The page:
The Pittsburgh Steelers didn't get the help they needed elsewhere. They barely helped themselves.
Isaac Redman replaced injured starting running back Rashard Mendenhall and scored a touchdown as Pittsburgh limped into the AFC playoffs with a wind-whipped 13-9 win Sunday over Cleveland, the Steelers' 16th victory in 17 games against the Browns.
Redman scored on a 7-yard run in the third quarter for the Steelers (12-4), who finished tied with Baltimore for first in the AFC North but lost the tiebreaker because the Ravens beat them twice.
Pittsburgh needed to win and hope Cincinnati could knock off the Ravens, who beat the Bengals 24-16.
The Steelers survived two fumbles by Redman in the second half and then held their breath on the final play when Browns quarterback Seneca Wallace floated a pass into a crowd in the back of the end zone. But Pittsburgh safety Troy Polamalu came over the top and got his hand on the ball before rookie wide receiver Greg Little could grab it, allowing the Steelers to escape.
The Browns (4-12) lost their last six games and nine of 10 under first-year coach Pat Shurmur.
With quarterback Ben Roethlisberger already hobbled by a severely sprained ankle, the Steelers lost Mendenhall with an injured right knee in the first quarter.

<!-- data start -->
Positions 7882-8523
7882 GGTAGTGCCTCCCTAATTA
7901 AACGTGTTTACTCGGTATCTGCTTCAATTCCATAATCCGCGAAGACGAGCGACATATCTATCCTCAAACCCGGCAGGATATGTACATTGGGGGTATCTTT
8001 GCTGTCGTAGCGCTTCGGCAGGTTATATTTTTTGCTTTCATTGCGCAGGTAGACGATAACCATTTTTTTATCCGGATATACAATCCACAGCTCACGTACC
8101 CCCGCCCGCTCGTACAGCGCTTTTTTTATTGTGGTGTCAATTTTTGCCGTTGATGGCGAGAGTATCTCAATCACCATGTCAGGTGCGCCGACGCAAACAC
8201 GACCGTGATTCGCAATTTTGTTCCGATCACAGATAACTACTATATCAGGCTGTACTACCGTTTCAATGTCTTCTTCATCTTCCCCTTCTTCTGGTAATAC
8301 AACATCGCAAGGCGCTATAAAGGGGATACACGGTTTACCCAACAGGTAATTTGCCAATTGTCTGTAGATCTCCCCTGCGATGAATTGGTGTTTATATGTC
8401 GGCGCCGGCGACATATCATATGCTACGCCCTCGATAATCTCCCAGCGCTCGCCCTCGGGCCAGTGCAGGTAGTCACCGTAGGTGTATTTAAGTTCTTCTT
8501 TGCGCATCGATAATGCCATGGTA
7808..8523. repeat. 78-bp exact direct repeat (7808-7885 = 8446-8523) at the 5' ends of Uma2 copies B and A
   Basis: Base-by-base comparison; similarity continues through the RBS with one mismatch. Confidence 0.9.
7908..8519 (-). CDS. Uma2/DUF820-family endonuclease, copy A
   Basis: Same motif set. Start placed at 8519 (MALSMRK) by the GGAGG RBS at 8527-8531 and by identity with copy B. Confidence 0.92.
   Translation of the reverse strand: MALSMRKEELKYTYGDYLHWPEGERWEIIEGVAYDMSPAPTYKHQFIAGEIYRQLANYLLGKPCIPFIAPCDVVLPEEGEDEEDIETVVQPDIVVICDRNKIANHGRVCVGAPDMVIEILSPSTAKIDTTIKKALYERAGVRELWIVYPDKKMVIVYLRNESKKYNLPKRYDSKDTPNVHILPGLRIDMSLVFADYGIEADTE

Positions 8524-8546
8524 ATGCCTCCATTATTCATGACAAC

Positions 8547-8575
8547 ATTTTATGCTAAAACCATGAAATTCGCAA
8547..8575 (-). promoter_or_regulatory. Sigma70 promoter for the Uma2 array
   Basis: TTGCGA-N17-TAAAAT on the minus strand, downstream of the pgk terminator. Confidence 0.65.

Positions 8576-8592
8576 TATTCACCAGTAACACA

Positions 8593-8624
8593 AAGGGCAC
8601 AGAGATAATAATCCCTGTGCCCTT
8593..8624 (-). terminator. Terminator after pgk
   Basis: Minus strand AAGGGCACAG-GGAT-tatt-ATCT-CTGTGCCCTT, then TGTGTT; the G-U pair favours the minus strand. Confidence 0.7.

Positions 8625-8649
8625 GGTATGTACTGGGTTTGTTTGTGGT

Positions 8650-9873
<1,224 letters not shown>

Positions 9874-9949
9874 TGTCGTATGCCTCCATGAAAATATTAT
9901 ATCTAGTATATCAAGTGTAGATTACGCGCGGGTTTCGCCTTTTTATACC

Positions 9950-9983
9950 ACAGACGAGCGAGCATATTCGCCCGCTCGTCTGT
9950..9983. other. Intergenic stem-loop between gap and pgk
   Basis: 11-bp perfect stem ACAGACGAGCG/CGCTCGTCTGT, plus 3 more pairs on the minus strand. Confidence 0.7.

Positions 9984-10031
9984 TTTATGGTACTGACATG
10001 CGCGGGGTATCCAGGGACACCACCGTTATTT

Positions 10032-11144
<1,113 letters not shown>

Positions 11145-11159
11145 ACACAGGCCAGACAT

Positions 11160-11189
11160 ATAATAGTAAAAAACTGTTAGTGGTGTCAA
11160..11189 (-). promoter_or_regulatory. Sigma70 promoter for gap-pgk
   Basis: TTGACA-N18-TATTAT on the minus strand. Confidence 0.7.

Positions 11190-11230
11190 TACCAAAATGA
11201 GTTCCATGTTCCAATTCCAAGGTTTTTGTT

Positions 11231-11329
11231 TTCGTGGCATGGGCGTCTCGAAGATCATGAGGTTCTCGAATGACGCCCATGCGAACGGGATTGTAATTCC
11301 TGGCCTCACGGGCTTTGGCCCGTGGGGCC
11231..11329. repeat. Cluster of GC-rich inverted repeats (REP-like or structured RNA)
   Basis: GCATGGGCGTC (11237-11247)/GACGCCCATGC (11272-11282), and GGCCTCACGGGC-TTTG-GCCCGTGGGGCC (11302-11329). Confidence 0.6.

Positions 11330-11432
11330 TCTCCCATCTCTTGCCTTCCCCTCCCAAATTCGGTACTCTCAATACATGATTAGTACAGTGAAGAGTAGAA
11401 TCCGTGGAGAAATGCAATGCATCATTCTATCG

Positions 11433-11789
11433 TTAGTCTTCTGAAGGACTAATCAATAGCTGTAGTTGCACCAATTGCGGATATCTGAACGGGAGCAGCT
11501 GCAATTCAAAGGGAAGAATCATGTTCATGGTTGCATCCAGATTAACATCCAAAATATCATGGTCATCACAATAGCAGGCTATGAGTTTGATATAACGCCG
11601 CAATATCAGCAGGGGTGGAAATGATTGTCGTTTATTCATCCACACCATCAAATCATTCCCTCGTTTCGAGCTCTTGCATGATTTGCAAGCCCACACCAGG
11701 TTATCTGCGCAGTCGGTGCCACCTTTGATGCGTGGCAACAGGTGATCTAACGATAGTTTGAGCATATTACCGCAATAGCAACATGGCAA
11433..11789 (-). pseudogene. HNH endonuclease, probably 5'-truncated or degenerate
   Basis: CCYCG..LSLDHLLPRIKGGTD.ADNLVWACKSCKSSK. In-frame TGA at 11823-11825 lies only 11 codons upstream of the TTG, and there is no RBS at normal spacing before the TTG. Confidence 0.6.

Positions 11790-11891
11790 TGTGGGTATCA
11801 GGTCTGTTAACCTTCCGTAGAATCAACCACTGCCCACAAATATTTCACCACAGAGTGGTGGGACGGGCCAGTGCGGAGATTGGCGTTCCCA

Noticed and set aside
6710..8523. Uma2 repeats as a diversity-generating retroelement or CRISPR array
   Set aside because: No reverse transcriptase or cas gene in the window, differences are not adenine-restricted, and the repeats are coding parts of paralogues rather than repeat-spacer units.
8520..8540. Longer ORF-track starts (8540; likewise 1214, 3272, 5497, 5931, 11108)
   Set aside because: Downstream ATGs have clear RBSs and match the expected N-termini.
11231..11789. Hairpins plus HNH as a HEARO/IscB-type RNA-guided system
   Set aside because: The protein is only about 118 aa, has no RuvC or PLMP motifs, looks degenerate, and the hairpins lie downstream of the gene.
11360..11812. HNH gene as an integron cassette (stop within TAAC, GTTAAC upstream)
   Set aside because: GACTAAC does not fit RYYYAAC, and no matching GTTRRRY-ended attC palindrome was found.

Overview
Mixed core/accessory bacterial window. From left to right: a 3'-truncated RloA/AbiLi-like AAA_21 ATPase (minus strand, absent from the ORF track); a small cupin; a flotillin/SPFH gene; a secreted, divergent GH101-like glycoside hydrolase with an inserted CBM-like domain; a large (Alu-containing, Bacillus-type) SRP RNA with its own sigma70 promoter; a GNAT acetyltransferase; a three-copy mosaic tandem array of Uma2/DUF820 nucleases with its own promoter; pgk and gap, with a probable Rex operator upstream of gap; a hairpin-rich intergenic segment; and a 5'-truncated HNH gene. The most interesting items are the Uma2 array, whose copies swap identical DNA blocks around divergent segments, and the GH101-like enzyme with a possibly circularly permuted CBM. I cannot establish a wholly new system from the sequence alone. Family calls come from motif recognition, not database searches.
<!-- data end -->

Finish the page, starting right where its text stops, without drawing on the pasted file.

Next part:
Mendenhall's status for the postseason is unknown, although Steelers coach Mike Tomlin told other reporters he is pessimistic. Tomlin indicated to other reporters that Mendenhall may have an injured anterior cruciate ligament.
Redman rushed for 92 yards on 19 carries.
Roethlisberger, moving around better than he did two weeks ago in San Francisco, went 23 of 40 for 221 yards and made enough big throws to help him improve to 14-1 in his career against the Browns.
Shaun Suisham made two field goals for the Steelers, who won 12 games for the second year in a row, something they haven't done since 1978-79. They won the Super Bowl both those years.
Phil Dawson kicked three field goals that accounted for all of Cleveland points.
Pittsburgh linebacker James Harrison was well-behaved. But, really, so was the Cleveland media, which had embarrassed itself earlier in the week by intentionally attempting to rile up Tomlin with outrageous questions.